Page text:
Michele Bachmann stirs debate with "false statements" on HPV vaccine

Rep. Michele Bachmann, R-Minn., in a Sept. 12 GOP presidential debate in Tampa, Florida.

Rep. Michele Bachmann, R-Minn., in a Sept. 12 GOP presidential debate in Tampa, Florida.
(CBS) Michele Bachmann is getting heat from medical experts after making some eyebrow-raising comments about childhood vaccines.

Pictures: 10 deadly myths about childhood vaccines

Speaking in the presidential debate, Bachmann said Texas Governor Rick Perry's 2007 order mandating human papillomavirus (HPV) vaccines for school girls was a "violation of a liberty interest," CBS News reported.

"I'm a mom of three children," Bachmann said during the debate in Tampa, Florida. "And to have innocent little 12-year-old girls be forced to have a government injection through an executive order is just flat out wrong."

Bachmann went one step further the following day on the Today Show, saying that a mother came up to her in tears following the debate, and told Bachmann that her daughter became mentally retarded after receiving the HPV vaccine.

"It can have very dangerous side effects," she said on Today. "This is the very real concern, and people have to draw their own conclusions."

Cue the medical community. Experts immediately jumped to debunk these claims.

The American Academy of Pediatrics released a statement to "correct false statements" Bachmann made on the HPV vaccine.

"There is absolutely no scientific validity to this statement. Since the vaccine has been introduced, more than 35 million doses have been administered, and it has an excellent safety record," the statement read. This is a life-saving vaccine that can protect girls from cervical cancer."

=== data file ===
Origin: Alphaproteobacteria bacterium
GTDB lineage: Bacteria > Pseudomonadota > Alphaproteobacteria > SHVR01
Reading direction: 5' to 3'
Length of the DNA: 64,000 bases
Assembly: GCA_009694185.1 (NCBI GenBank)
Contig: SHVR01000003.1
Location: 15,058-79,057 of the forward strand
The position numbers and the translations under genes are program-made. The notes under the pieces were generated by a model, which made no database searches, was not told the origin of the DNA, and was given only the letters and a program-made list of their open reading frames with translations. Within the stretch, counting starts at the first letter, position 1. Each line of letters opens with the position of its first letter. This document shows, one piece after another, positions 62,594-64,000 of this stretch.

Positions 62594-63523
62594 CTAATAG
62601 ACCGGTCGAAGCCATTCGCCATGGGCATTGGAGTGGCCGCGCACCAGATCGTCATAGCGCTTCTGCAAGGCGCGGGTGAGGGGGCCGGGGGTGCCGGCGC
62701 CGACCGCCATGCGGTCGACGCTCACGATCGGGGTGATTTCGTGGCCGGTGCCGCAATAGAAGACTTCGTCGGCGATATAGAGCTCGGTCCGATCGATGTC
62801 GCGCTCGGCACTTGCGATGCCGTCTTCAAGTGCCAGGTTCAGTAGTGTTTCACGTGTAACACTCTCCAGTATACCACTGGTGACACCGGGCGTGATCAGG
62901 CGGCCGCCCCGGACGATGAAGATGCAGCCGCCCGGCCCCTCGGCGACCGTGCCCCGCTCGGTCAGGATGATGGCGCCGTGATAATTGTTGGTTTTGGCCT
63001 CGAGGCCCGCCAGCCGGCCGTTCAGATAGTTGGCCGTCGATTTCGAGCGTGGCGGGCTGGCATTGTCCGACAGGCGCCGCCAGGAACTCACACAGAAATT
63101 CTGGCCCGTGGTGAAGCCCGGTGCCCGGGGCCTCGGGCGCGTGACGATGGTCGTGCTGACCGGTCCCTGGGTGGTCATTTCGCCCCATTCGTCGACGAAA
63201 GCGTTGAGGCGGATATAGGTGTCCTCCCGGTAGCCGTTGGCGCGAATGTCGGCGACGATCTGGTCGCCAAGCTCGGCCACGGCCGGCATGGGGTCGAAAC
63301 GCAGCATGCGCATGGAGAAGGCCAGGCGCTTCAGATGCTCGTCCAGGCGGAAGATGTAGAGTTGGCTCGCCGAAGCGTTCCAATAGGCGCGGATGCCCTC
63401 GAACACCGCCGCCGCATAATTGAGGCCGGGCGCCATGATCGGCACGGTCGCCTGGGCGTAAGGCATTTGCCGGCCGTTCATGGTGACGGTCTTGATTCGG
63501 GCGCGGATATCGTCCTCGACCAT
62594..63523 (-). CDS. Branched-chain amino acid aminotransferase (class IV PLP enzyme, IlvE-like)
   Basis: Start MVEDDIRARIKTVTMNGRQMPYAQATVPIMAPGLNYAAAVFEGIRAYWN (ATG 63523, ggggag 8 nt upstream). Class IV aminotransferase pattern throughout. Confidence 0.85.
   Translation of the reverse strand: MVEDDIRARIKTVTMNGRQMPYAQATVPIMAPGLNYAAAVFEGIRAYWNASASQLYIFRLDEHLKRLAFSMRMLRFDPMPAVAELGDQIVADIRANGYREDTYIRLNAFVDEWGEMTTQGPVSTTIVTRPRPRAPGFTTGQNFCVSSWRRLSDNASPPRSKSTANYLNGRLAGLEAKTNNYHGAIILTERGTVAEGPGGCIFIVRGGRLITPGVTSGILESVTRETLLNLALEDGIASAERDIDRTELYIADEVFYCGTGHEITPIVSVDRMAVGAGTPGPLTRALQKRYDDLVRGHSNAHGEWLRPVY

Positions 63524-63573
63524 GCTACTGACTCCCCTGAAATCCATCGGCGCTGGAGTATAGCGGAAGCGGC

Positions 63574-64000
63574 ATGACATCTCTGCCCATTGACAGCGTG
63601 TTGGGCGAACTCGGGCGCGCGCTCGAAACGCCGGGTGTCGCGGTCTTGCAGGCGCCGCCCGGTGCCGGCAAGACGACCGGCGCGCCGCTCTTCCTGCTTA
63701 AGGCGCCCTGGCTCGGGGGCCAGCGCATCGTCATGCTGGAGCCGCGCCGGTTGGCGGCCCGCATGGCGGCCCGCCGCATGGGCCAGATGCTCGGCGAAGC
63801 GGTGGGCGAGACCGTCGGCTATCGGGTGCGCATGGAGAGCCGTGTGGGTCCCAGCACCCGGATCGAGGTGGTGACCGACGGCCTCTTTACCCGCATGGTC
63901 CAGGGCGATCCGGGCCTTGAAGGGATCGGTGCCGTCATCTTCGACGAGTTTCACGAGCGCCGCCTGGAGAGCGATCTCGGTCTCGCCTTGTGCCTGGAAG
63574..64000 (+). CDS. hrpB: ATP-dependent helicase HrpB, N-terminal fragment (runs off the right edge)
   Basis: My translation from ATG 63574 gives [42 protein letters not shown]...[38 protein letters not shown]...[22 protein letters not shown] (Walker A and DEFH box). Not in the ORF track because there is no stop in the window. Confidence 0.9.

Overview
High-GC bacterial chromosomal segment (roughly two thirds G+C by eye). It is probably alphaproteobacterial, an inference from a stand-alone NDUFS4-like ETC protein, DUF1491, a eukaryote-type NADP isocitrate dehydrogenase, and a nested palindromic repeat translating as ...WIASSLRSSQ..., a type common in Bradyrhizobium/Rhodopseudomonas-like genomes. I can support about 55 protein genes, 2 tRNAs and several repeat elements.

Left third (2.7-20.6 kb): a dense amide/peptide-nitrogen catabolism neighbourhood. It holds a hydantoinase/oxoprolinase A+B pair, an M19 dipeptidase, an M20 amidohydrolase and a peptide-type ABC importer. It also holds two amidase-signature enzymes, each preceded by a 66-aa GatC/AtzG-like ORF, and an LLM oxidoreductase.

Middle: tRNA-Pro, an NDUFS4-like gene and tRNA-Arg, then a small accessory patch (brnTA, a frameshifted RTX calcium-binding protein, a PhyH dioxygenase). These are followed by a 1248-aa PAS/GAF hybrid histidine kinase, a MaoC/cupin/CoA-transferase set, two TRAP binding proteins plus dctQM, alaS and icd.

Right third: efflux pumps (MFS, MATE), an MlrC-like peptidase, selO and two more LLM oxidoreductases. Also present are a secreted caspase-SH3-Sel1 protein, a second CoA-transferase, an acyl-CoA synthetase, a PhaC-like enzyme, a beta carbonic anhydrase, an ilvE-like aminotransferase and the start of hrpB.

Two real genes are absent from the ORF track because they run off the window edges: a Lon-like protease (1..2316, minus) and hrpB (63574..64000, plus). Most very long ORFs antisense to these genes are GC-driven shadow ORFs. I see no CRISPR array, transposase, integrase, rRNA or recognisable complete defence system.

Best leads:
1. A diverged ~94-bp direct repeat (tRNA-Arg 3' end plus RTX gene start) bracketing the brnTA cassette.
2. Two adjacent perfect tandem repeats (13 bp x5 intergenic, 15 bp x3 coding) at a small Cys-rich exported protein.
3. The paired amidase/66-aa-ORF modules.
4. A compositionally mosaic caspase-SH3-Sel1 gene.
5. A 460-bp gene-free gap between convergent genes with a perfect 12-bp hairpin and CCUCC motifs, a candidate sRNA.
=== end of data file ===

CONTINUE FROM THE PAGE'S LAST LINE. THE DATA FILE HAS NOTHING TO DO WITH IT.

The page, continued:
The medical consensus among officials recommends 11- and 12-year-old girls should be vaccinated because that's the age when the vaccine produces the best immune response in the body, and because it's important to protect girls before they are sexually active, the academy said.

The CDC said, "Both vaccines were studied in thousands of people around the world and vaccine safety continues to be monitored by CDC and the FDA." The agency found no serious side effects, and found the most common side effects were soreness and swelling in the arm where the shot was given, fainting, and dizziness.

Bachmann's claim echoes the claims that vaccines cause autism, which have been widely debunked since the landmark Lancet study - which has since been retracted - reported a link, CBS News reported.

"Congresswoman Bachmann's decision to spread fear of vaccines is dangerous and irresponsible," Evan Siegfried, a spokesman for the Global and Regional Asperger Syndrome Partnership, told Politico. "There is zero credible scientific evidence that vaccines cause mental retardation or autism. She should cease trying to foment fear in order to advance her political agenda."

Click here to learn more on 10 deadly myths about childhood vaccines.

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